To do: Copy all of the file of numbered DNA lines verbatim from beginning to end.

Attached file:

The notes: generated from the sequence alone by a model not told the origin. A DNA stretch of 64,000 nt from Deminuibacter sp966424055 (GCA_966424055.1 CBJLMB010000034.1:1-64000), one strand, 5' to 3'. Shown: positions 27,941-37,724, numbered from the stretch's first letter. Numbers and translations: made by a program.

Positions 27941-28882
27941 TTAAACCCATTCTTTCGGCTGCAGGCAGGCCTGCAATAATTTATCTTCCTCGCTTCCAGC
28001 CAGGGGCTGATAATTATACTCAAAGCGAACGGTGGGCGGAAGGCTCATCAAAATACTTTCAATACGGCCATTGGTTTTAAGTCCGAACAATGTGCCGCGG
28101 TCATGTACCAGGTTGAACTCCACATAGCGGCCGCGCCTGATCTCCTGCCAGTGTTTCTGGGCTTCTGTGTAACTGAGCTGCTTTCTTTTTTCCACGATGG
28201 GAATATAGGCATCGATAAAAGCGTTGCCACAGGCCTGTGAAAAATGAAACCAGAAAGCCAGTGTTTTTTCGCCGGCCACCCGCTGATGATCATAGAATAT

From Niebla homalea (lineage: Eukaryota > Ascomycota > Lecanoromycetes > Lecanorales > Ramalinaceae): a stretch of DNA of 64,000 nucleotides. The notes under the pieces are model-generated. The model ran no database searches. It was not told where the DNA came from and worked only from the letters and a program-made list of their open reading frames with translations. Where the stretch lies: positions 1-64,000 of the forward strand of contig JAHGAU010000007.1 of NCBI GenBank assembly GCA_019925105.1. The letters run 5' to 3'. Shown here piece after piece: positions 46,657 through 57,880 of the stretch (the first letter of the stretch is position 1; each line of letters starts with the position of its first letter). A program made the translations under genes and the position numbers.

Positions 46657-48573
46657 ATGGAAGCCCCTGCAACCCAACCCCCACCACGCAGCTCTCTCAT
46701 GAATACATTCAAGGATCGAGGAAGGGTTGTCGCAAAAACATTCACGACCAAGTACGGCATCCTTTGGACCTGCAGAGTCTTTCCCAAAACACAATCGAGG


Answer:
The notes: generated from the sequence alone by a model not told the origin. A DNA stretch of 64,000 nt from Deminuibacter sp966424055 (GCA_966424055.1 CBJLMB010000034.1:1-64000), one strand, 5' to 3'. Shown: positions 27,941-37,724, numbered from the stretch's first letter. Numbers and translations: made by a program.

Positions 27941-28882
27941 TTAAACCCATTCTTTCGGCTGCAGGCAGGCCTGCAATAATTTATCTTCCTCGCTTCCAGC
28001 CAGGGGCTGATAATTATACTCAAAGCGAACGGTGGGCGGAAGGCTCATCAAAATACTTTCAATACGGCCATTGGTTTTAAGTCCGAACAATGTGCCGCGG
28101 TCATGTACCAGGTTGAACTCCACATAGCGGCCGCGCCTGATCTCCTGCCAGTGTTTCTGGGCTTCTGTGTAACTGAGCTGCTTTCTTTTTTCCACGATGG
28201 GAATATAGGCATCGATAAAAGCGTTGCCACAGGCCTGTGAAAAATGAAACCAGAAAGCCAGTGTTTTTTCGCCGGCCACCCGCTGATGATCATAGAATAT

From Niebla homalea (lineage: Eukaryota > Ascomycota > Lecanoromycetes > Lecanorales > Ramalinaceae): a stretch of DNA of 64,000 nucleotides. The notes under the pieces are model-generated. The model ran no database searches. It was not told where the DNA came from and worked only from the letters and a program-made list of their open reading frames with translations. Where the stretch lies: positions 1-64,000 of the forward strand of contig JAHGAU010000007.1 of NCBI GenBank assembly GCA_019925105.1. The letters run 5' to 3'. Shown here piece after piece: positions 46,657 through 57,880 of the stretch (the first letter of the stretch is position 1; each line of letters starts with the position of its first letter). A program made the translations under genes and the position numbers.

Positions 46657-48573
46657 ATGGAAGCCCCTGCAACCCAACCCCCACCACGCAGCTCTCTCAT
46701 GAATACATTCAAGGATCGAGGAAGGGTTGTCGCAAAAACATTCACGACCAAGTACGGCATCCTTTGGACCTGCAGAGTCTTTCCCAAAACACAATCGAGG